hort.net Seasonal photo, (c) 2006 Christopher P. Lindsey, All Rights Reserved: do not copy
articles | gallery of plants | blog | tech blog | plant profiles | patents | mailing lists | top stories | links | shorturl service | tom clothier's archive0
Gallery of Plants
Tech Blog
Plant Profiles
Mailing Lists
    Search ALL lists
    Search help
    Subscription info
Top Stories
sHORTurl service
Tom Clothier's Archive
 Top Stories
Disease could hit Britain's trees hard

Ten of the best snowdrop cultivars

Plant protein database helps identify plant gene functions

Dendroclimatologists record history through trees

Potato beetle could be thwarted through gene manipulation

Hawaii expands coffee farm quarantine

Study explains flower petal loss

Unauthorized use of a plant doesn't invalidate it's patent

RSS story archive

Re: I think it's spring
  • Subject: Re: I think it's spring
  • From: Aplfgcnys@aol.com
  • Date: Mon, 21 Mar 2011 14:37:44 EDT

I was far too optimistic - misled by the one warm day.  I should 
have known better. The next two days were overcast, windy, in 
the 30s - really raw.  Today is a mixture of snow and rain with 
the temperature about 35.  Just lovely! And it is predicted to be
like this for most of the week.  I just hope we don't have another
flood downstairs. The floor tiles are already coming up, but Chet
insists we must do something about the drainage before he will
even consider doing something about the floor.  I'm just afraid he
(or I) will trip on the loose tiles.
At least we won't be going into the spring with drought conditions.
A dry spring can be a really bad start for the year.  All the local
reservoirs are full to capacity, for the first time in years.  An 
interesting note in the IES (Institute of Ecosystem Studies) 
newsletter says that even though the earth's climate is definitely
warming, and growing seasons are longer, the increase results
from later first frosts in the fall.  The last spring frost dates have
not changed.  Certainly this year will be an example.
In a message dated 3/21/2011 2:26:48 PM Eastern Daylight Time, 
cyndi.johnson@edwards.af.mil writes:

We had another weekend of bad weather. DH and I took leave on Friday so
we could go camping with the horses in the desert southeast of here. The
forecast said it was supposed to be better than home, so I hoped for the
best but it was not to be. Very windy and cold. We packed up and came
home on Saturday, and I found it was true that it was better in Joshua
Tree since it was REALLY miserable here. Sunday it rained the entire
day. Doesn't look like the rest of the week is going to be much better
but on the plus side, extra rain should extend the wildflower season.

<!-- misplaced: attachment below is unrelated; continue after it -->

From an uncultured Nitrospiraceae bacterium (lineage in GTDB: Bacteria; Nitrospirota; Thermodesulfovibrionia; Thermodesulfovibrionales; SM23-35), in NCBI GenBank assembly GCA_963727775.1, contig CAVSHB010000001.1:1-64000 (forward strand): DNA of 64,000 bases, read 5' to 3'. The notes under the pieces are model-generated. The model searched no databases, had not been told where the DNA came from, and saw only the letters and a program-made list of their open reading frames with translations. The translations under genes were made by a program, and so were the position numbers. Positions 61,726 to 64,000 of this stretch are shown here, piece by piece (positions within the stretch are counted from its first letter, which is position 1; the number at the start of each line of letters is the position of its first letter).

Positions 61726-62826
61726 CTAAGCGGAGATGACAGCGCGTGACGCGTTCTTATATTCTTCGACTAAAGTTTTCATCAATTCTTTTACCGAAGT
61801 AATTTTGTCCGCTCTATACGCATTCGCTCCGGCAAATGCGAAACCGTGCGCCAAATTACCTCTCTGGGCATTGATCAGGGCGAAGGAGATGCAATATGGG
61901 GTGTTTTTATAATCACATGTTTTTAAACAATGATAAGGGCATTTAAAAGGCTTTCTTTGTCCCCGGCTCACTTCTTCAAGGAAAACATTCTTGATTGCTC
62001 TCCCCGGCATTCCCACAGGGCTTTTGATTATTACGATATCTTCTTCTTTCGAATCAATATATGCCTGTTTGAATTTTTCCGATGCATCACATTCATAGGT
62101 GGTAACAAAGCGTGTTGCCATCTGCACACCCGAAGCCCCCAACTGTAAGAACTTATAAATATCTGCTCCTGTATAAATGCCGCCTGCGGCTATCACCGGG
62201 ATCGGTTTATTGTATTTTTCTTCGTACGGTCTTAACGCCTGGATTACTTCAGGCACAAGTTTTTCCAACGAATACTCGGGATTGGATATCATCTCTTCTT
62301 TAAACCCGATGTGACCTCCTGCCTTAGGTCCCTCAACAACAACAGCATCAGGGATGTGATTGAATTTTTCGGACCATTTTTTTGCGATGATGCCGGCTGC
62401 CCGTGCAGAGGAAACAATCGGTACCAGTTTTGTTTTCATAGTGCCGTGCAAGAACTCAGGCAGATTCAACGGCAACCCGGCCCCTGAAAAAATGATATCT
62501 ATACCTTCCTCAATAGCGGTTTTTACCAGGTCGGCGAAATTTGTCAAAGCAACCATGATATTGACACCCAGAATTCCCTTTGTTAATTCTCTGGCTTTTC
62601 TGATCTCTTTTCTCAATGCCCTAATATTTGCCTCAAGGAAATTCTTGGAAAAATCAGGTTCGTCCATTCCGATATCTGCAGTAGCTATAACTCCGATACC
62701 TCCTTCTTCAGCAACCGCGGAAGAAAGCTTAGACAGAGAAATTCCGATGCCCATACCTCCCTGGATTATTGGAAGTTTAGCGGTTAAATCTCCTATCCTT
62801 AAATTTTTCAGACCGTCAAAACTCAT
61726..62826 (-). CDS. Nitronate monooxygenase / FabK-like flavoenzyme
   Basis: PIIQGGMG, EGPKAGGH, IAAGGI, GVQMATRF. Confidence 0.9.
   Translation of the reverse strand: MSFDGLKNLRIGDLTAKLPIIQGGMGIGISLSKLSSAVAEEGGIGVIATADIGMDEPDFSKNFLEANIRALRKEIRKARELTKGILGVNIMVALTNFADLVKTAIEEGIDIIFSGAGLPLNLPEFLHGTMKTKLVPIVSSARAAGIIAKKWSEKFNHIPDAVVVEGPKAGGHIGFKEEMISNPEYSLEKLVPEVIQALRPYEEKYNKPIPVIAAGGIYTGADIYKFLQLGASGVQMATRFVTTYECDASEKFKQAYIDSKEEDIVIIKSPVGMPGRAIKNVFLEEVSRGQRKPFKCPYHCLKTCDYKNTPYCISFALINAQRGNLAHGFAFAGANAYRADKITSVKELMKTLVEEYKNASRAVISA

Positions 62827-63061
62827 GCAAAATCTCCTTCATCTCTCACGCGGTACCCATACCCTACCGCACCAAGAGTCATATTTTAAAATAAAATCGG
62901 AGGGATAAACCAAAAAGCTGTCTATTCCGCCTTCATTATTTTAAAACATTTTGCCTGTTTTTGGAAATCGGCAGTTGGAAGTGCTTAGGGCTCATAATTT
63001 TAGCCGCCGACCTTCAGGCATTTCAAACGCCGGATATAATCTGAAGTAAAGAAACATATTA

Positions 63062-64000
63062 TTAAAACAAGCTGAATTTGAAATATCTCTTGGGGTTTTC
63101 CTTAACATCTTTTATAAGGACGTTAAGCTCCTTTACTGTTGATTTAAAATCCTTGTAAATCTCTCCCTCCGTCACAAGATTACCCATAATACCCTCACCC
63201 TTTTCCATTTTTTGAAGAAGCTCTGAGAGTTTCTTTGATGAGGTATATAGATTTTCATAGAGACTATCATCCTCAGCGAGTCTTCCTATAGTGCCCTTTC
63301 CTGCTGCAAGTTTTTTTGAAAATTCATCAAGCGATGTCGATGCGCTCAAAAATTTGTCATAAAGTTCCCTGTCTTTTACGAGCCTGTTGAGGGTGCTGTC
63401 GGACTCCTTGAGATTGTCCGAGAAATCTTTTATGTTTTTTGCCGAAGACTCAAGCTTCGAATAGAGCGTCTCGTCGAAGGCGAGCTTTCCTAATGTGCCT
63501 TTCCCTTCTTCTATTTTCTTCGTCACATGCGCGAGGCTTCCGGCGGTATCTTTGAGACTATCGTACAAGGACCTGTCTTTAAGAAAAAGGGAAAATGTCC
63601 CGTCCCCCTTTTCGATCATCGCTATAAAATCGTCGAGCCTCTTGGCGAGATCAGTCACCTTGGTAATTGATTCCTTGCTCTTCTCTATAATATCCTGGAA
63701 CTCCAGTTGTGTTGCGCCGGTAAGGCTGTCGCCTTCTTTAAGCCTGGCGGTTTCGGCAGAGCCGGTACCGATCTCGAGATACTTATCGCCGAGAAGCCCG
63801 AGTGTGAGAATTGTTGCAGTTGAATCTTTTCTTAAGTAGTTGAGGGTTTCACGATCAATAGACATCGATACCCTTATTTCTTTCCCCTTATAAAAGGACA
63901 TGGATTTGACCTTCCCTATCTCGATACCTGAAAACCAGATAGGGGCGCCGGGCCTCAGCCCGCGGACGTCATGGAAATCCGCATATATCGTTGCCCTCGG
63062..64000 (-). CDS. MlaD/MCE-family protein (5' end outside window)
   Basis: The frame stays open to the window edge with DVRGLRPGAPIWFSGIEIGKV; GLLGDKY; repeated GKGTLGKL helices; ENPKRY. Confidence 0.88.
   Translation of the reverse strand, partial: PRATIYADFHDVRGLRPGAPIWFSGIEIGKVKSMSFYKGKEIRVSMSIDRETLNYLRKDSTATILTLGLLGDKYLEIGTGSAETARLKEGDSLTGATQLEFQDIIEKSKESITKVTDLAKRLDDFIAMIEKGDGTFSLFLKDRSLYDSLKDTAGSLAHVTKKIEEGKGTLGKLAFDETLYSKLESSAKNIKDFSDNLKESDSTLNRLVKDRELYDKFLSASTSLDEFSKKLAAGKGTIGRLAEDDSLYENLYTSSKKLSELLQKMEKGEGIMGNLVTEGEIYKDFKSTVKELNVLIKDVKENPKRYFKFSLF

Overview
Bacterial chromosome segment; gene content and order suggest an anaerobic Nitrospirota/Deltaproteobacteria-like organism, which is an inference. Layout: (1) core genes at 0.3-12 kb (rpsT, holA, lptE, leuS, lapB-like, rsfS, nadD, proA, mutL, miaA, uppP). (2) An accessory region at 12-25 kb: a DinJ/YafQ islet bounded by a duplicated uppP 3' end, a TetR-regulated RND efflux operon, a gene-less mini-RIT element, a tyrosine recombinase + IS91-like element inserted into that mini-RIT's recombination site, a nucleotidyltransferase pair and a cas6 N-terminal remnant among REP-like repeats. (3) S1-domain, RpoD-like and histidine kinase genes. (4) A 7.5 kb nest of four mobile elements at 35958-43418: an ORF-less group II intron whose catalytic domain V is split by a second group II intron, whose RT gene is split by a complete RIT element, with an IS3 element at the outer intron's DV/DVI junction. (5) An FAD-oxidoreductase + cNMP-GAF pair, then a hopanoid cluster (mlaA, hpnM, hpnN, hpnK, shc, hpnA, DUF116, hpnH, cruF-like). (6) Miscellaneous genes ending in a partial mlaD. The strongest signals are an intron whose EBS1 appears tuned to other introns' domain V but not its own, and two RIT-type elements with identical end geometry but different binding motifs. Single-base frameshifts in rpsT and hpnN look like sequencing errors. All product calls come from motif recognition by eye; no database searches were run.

It's time to pull back the row cover and check on my snow peas. Maybe I
have spinach coming up by now too. Daffodils are almost all in full
bloom (if only they weren't flattened by wind and rain) and the roses
are just leafing out. I saw a few flowers on the erisymum too.
Everything else is holding back but it won't be long before the growing
explosion happens. 


-----Original Message-----
From: owner-gardenchat@hort.net [mailto:owner-gardenchat@hort.net] On
Behalf Of Aplfgcnys@aol.com
Sent: Friday, March 18, 2011 3:20 PM
To: gardenchat@hort.net
Subject: Re: [CHAT] I think it's spring

Bizarre weather.  The piles of snow are gone, washed away by the floods,
and today it's in the 70s.  I got down to the vegetable garden for the
time since December. I put in a short row of peas, since the ground was
quite thawed.  For the past two years I have had no crop of peas or
because the plants were eaten by some critter - probably a
time I started with a short row, and gave it a heavy treatment of a new 
offered by Park's which says it repels small pests. We'll see.  There's
point in planting when things get eaten before they can produce.  I'll
with squash and sunflowers when it's time to plant them - in the last
of years the seeds have been eaten right in the ground before they
chipmunks I think.
I spent some time trying to loosen the thich crust in the front flower

We had mulched with leaves last fall, as we usually do, but I guess it
because there had been a heavy snow pack since December, it has formed
a thick, brittle crust.  I've never seen it like that before. When I
it up
with my fingers, there is plenty of green life beneath, but no shoots
through.  Even hefty things like Hellebores were not making it.  
My Artemisia 'Powis Castle', which is not reliably hardy, seems alive,
does the Ruta graveolens.  I cut them back pretty sharply, for they had
very lush last year.  Here's hoping they survive.  I have already
plants from Bluestone, not expecting anything to survive the bitter
there will always be space for more.
I know there will be more cold weather, but it's good to have a break.

are just about dried out in the downstairs apartment after two separate
floods.  We have had floods before - maybe every seven or eight years -
never two in one season.  What a winter!
Here's hoping the rest of you are enjoying a touch of spring, too.

To sign-off this list, send email to majordomo@hort.net with the

To sign-off this list, send email to majordomo@hort.net with the

To sign-off this list, send email to majordomo@hort.net with the

Other Mailing lists | Author Index | Date Index | Subject Index | Thread Index

 © 1995-2015 Mallorn Computing, Inc.All Rights Reserved.
Our Privacy Statement